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Having a successful career while being a single parent can be very challenging.
On average, 28% of children live with just one parent – mostly their mothers. Being a single parent poses many challenges, the biggest being financial. Single parents earn less money than their married counterparts, on average, due to the fact that they are also juggling full-time parenting.
Slightly more than half of single mothers work full time, whereas 80% of married mothers are in the workforce. Though it’s incredibly challenging to both work and parent full-time, it is possible.
Among the items to keep in mind in burning both ends of the candle:
Choose a family-friendly career
Family-friendly careers are ones that are flexible, allow for time off and understand that your family is your priority. Maybe you want to work the typical Monday through Friday 9 to 5, or perhaps you want to work night shifts if family members are available to look after your children. Choose a career that fits into your life, versus trying to make your life fit into your career.
Forget the old concept that you must work now and live later. Escape the endless cycle that takes you from work to home then work again. Relieve financial tension without working a second job.
Make your time with family count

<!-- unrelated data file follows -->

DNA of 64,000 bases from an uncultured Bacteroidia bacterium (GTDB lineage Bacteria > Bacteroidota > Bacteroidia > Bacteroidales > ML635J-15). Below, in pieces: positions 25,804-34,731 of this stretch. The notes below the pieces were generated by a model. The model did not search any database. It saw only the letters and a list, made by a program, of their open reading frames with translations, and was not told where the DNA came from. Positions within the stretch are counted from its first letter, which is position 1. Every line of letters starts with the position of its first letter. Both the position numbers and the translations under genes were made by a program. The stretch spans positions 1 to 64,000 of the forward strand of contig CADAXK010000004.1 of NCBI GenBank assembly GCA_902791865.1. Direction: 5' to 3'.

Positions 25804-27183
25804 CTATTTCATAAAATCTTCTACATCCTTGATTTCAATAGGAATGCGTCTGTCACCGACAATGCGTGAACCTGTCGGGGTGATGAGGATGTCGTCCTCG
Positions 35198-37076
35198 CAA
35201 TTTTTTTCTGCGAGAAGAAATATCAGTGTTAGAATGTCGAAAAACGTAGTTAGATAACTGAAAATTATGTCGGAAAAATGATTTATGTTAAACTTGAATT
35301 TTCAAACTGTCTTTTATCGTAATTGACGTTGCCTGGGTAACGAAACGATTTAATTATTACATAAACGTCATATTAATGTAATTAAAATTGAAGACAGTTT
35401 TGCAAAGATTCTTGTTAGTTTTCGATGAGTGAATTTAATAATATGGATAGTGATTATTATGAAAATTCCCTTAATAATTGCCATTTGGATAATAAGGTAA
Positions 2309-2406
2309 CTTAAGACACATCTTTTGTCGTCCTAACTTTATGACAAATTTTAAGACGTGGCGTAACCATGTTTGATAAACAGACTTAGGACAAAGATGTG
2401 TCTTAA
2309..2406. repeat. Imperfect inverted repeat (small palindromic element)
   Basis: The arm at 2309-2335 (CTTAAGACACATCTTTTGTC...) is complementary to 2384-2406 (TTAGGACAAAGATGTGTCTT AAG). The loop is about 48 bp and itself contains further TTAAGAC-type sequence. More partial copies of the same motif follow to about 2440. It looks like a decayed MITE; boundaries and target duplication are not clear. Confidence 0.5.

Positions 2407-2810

In other words, it’s quality time over quantity of time. Single parents need to juggle work, paying bills, housework, cooking and running errands, plus spending time with their kids. Set aside blocks of time to really engage with your children. They’ll remember one hour of quality time much more than if you spend five hours half-focused on them and half-focused on some other task.
Use your money wisely –
Allow yourself treats every now and then, but do your best to be frugal. Money management tips for single parents include monitoring your finances, creating and sticking to a
Form habits and routines
Try to structure your life as best as you can. Children (and adults) thrive off of routine. Make breakfast together each morning, go out for ice cream on Saturdays, or turn the television off when you eat dinner. It’s the little things like this that children will cherish and remember.
Learn to say no –
It’s OK to say no to certain obligations. As a single working parent, you can’t do it all. Your kids and your work need to be your primary focus. It’s quite alright to skip lunch with friends or a PTA meeting every now and then to rest or spend time with your family.
Best and worst jobs for single parents
According to Forbes, the best jobs for single parents include teachers, public relations managers, real estate brokers, virtual assistants, and any job in health care.
Worst jobs are any jobs that may require you to work long hours and have no flexibility. Accountants, for example, typically work more during tax season. Doctors have long hours, as do some sales jobs. Keep this in mind when figuring out your career.
Though being a working single parent isn’t easy, it’s possible.
Both you and your kids will adapt and it will become their new normal. Stay positive and encouraging, especially around your little ones. Find a support system and take each day one day at a time.